Ham. No, nor mine now. My lord, you played once in the university, you say?

[To POLONIUS. Pol. That did I, my lord; and was accounted a good actor. Ham. And what did you enact ?

Pol. I did enact Julius Cæsar: I was killed i' the Capitol; Brutus killed me.

Ham. It was a brute part of him to kill so capital a calf there. Be the players ready?

Ros. Ay, my lord; they stay upon your patience.
Queen. Come hither, my dear Hamlet, sit by me.
Ham. No, good mother, here 's metal more attractive.
Pol. O ho! do you mark that?

[To the King.
Ham. Lady, shall I lie in your lap?

[Lying down at OPHELIA's Feet. |
Oph. No, my lord.

Ham. I mean, my head upon your lap?
Oph. Ay, my lord.
Ham. Do you think, I meant country matters ?
Oph. I think nothing, my lord.
Ham. That 's a fair thought to lie between maids' legs.
Oph. What is, my lord ?
Ham. Nothing
Oph. You are merry, my lord.

[ocr errors]
[ocr errors]

Ham. Who, I?
Oph. Ay, my lord.

Ham. O God! your only jig - maker. What should a man do, but be merry? for, look you, how cheerfully my mother looks, and my father died within these two hours.

Oph. Nay, 't is twice two months, my lord.

Ham. So long? Nay then, let the devil wear black, for I'll have a suit of sables. O heavens! die two months ago, and not forgotten yet? Then there's hope, a great man's memory may outlive his life half a year; but, by -'r- lady, he must build churches then, or else shall he suffer not thinking on, with the hobby-horse; whose epitaph is, “For, O! for, 0! the hobby - horse is forgot."


Hautboys play. The dumb Show enters.
Enter a King and Queen, very lovingly; the Queen embracing him.
She kneels, and makes show of protestation unto him.

He takes her up, and declines his head upon her neck; lays him down upon a bank of flowers: she, seeing him asleep, leaves him. Anon comes in a fellow, takes off his crown, kisses it, and pours poison in the King's ears, and exit. The Queen returns, finds the King dead, and makes passionate action. The poisoner, with some two or three Mutes, comes in ayain, seeming to lament with her. The dead body is carried away. The poisoner wooes the Queen with gifts: she seems loath and unwilling awhile; but in the end accepts his love.


Oph. What means this, my lord?
Ham. Marry, this is miching mallico; it means mischief.

Oph. Belike, this show imports the argument of the play. | 123

Enter Prologue. Ham. We shall know by this fellow: the players cannot keep counsel; they 'll tell all.

Oph. Will he tell us what this show meant?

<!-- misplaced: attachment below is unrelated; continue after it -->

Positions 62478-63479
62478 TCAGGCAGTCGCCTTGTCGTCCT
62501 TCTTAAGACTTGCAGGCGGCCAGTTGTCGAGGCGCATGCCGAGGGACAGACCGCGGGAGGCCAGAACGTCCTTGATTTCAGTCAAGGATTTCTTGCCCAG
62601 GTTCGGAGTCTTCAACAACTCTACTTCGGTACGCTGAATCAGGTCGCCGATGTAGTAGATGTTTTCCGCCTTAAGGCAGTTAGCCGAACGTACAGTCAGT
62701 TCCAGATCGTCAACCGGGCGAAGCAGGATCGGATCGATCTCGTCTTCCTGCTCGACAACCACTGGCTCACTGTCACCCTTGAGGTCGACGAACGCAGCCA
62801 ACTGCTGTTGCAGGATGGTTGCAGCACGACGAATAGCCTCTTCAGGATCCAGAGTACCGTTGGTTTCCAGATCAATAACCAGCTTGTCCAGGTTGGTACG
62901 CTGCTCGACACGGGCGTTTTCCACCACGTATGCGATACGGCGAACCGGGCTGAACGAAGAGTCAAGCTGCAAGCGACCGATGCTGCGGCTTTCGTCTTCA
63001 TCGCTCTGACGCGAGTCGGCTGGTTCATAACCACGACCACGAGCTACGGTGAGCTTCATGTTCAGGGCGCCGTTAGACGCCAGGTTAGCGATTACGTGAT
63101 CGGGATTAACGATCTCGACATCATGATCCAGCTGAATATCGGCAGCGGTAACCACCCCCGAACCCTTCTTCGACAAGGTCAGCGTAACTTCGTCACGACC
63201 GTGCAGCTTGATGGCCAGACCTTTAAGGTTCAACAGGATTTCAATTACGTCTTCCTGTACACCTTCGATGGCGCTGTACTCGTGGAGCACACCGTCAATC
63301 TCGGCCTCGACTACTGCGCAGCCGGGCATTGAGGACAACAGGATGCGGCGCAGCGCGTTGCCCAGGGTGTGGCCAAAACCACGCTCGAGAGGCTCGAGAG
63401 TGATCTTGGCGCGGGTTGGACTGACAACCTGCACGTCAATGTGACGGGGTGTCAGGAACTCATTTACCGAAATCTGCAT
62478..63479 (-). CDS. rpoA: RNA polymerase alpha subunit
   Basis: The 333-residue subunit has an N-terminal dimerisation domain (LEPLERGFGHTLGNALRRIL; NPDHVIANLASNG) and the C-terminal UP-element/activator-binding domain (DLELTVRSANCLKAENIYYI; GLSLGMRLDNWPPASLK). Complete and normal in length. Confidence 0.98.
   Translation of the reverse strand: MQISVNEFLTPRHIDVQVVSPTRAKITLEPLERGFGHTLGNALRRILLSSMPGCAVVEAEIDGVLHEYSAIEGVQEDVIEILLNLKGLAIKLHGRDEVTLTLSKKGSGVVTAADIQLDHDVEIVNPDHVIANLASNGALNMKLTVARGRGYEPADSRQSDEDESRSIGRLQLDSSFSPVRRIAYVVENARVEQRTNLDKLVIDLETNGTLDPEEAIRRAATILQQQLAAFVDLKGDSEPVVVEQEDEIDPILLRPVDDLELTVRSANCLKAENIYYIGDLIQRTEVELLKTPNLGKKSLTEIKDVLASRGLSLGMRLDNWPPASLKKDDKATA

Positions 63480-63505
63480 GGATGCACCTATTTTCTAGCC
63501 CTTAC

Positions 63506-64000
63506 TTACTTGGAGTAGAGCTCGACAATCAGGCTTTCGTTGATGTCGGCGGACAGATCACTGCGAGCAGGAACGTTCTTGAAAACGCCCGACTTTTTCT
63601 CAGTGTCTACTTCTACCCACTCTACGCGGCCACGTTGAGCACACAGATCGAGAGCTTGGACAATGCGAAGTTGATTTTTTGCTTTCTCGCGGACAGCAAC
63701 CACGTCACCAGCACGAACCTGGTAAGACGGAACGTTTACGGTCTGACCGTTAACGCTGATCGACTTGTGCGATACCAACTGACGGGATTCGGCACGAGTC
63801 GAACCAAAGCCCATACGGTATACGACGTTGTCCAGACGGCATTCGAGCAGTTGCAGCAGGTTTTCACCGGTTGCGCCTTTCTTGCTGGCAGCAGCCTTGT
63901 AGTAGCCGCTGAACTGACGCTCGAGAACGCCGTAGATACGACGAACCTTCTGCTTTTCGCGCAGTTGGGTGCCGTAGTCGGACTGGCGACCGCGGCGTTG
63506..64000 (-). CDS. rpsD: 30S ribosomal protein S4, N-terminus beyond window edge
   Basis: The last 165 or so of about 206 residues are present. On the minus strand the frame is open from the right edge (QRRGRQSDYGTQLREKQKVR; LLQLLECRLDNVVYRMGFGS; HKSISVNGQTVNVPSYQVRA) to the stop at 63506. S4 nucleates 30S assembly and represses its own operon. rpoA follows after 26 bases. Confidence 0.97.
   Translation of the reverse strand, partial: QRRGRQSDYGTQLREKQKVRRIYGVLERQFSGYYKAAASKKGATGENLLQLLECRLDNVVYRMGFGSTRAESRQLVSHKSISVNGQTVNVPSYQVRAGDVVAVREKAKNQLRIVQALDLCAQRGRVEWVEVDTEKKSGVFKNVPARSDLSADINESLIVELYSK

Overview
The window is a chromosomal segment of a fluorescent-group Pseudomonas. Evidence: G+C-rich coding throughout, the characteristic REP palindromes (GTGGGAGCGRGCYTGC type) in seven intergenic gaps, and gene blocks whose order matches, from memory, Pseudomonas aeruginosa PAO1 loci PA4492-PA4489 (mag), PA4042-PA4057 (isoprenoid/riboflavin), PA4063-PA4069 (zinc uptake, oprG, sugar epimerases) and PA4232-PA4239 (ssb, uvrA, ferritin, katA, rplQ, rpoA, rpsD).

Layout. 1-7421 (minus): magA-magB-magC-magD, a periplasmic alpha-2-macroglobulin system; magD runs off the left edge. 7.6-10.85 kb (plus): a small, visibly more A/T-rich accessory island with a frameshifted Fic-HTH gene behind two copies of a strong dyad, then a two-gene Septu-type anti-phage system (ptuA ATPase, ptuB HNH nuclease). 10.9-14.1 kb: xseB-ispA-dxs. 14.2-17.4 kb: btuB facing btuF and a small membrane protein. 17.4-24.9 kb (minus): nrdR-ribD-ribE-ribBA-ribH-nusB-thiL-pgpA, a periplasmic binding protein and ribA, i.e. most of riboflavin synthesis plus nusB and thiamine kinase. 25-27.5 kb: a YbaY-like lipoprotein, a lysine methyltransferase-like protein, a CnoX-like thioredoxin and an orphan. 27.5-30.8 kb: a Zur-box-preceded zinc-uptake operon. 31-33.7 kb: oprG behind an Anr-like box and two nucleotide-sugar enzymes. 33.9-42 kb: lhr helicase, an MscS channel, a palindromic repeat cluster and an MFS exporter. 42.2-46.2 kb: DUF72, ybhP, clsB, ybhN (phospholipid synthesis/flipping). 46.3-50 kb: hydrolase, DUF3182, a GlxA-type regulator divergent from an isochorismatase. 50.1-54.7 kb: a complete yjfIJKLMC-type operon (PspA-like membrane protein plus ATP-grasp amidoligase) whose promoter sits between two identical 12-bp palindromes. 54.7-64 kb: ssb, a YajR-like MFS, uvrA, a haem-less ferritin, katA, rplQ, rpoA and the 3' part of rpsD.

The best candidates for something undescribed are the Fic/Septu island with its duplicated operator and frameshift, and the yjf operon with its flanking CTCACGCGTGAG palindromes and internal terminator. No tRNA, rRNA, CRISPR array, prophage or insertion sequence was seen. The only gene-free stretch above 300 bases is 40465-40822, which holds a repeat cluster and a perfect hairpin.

Ham. Ay, or any show that you will show him: be not you ashamed to show, he'll not shame to tell you what it


Oph. You are naught, you are naught. I'll mark the play.
Pro. “For us, and for our tragedy,

Here stooping to your clemency,

We beg your hearing patiently.”
Ham. Is this a prologue, or the poesy of a ring?

Oph. 'T is brief, my lord.
Ham. As woman's love.


Enter a King and a Queen.
P. King. Full thirty times hath Phoebus' cart gone round
Neptune's salt wash, and Tellus' orbed ground;
And thirty dozen moons, with borrow'd sheen,
About the world have times twelve thirties been;
Since love our hearts, and Hymen did our hands,
Unite commutual in most sacred bands.

P. Queen. So many journeys may the sun and moon
Make us again count o'er, ere love be done.
But, woe is me! you are so sick of late,
So far from cheer, and from your former state,
That I distrust you. Yet, though I distrust,
Discomfort you, my lord, it nothing must;
For women's fear and love hold quantity,
In neither aught, or in extremity.
Now, what my love is, proof hath made you know,
And as my love is siz'd, my fear is so.
Where love is great, the littlest doubts are fear;
Where little fears grow great, great love grows there.

P. King. 'Faith, I must leave thee, love, and shortly too;
My operant powers their functions leave to do:
And thou shalt live in this fair world behind,
Honour'd, belov'd; and, haply, one as kind
For husband shalt thou
P. Queen.

0, confound the rest!
Such love must needs be treason in my breast:
In second husband let me be accurst;
None wed the second, but who kill'd the first. |

Ham. [Aside.] Wormwood, wormwood!

P. Queen. The instances, that second marriage move,
Are base respects of thrift, but none of love:
A second time I kill my husband dead,
When second husband kisses me in bed.

P. King. I do believe you think what now you speak,
But what we do determine oft we break.
Purpose is but the slave to memory,
Of violent birth, but poor validity;
Which now, like fruit unripe, sticks on the tree,
But fall, unshaken, when they mellow be.
Most necessary 't is, that we forget

[ocr errors]


[ocr errors]
[ocr errors]
[ocr errors]
« ZurückWeiter »